5 August 2011
SYNTHESIS OF E-PORTFOLIO
This is a ‘Final e-portfolio Synthesis’ for ETEC565A per the Assignment instructions under ‘Course Introduction’ in WebCT Vista. I present both a linear, text-based synthesis and a multimedia-based synthesis of my e-portfolio and learning experience in the ETEC565A course.
My e-portfolio has 6 pages of mandatory content:
This synthesis presents the 7th page of mandatory content.
In addition, the e-portfolio has three voluntary pages of content, reflecting some of my problem-solving and inquiry-based learning for the course:
- Provocateur 1 (framing the 7 Principles of Good Undergraduate Education to a workplace context)
- Provocateur 3 (applying the Bates & Poole (2003) SECTIONS Model to a scenario)
- Links (31 links)
I regard the e-portfolio by blog as a novel way to present assignment material to an assessor, and to share learning with peers. An e-portfolio by blog has enabled me to develop technical skill with blogging technology and over the duration of the semester, I have become more digitally literate with WordPress blogging software. The software allows me to present material in new and exciting ways, incorporating visuals and multimedia, and web links. This would not be possible by submitting a more traditional, word-processed document as a portfolio.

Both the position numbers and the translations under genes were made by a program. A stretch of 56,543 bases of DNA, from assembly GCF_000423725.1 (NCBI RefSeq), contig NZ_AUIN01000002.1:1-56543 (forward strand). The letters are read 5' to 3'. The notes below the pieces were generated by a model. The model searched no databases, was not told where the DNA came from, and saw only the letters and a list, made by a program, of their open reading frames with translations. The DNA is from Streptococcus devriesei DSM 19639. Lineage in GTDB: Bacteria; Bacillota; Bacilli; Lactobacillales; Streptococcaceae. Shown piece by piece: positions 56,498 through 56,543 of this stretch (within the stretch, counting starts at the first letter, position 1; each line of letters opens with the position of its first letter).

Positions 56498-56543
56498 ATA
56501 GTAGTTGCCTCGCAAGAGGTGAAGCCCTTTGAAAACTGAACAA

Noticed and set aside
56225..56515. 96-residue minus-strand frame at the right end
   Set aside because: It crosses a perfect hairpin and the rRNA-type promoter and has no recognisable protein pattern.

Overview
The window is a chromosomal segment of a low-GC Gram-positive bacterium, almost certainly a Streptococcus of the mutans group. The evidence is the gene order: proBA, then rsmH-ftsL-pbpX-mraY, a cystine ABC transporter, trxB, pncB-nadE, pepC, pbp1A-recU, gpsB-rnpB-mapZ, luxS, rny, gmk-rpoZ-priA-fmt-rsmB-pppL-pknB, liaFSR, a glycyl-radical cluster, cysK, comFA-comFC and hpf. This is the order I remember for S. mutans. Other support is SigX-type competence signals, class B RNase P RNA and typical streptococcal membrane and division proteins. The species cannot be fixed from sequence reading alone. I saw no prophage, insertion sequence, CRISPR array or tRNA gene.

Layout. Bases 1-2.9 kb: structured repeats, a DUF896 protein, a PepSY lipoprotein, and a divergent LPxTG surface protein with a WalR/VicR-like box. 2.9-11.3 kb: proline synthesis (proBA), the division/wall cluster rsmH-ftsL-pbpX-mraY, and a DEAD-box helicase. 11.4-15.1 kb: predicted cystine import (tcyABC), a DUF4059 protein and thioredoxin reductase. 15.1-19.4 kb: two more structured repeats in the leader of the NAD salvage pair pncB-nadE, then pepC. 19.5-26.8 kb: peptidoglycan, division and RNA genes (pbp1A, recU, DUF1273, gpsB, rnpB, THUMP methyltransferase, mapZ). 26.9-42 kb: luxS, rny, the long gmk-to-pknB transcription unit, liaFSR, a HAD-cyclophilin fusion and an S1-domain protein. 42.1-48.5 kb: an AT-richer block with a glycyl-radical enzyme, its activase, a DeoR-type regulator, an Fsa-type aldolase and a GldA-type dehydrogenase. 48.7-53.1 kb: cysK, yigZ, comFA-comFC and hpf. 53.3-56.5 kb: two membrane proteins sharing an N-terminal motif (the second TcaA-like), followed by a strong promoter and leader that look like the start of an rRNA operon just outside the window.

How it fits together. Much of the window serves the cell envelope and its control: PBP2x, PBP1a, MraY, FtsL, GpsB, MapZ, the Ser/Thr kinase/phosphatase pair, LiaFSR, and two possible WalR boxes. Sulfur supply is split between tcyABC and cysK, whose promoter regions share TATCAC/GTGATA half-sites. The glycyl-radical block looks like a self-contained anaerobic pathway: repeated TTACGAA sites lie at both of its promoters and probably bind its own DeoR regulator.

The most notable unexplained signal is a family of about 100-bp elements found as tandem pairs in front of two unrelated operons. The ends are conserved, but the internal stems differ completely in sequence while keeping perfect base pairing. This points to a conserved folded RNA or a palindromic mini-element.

However, if I were to set blogging as an e-portfolio asssessment for a course that I design or deliver, I would be mindful to give students sufficient time to both learn the software and its unique GUI, and to also allocate plenty of time for them to ‘finesse’ blog pages. It takes time to source and add images, multimedia and web links to blogs. For someone not familiar with blogging software, editing text in a blog is also more involved and time-consuming than editing text in word-processing software.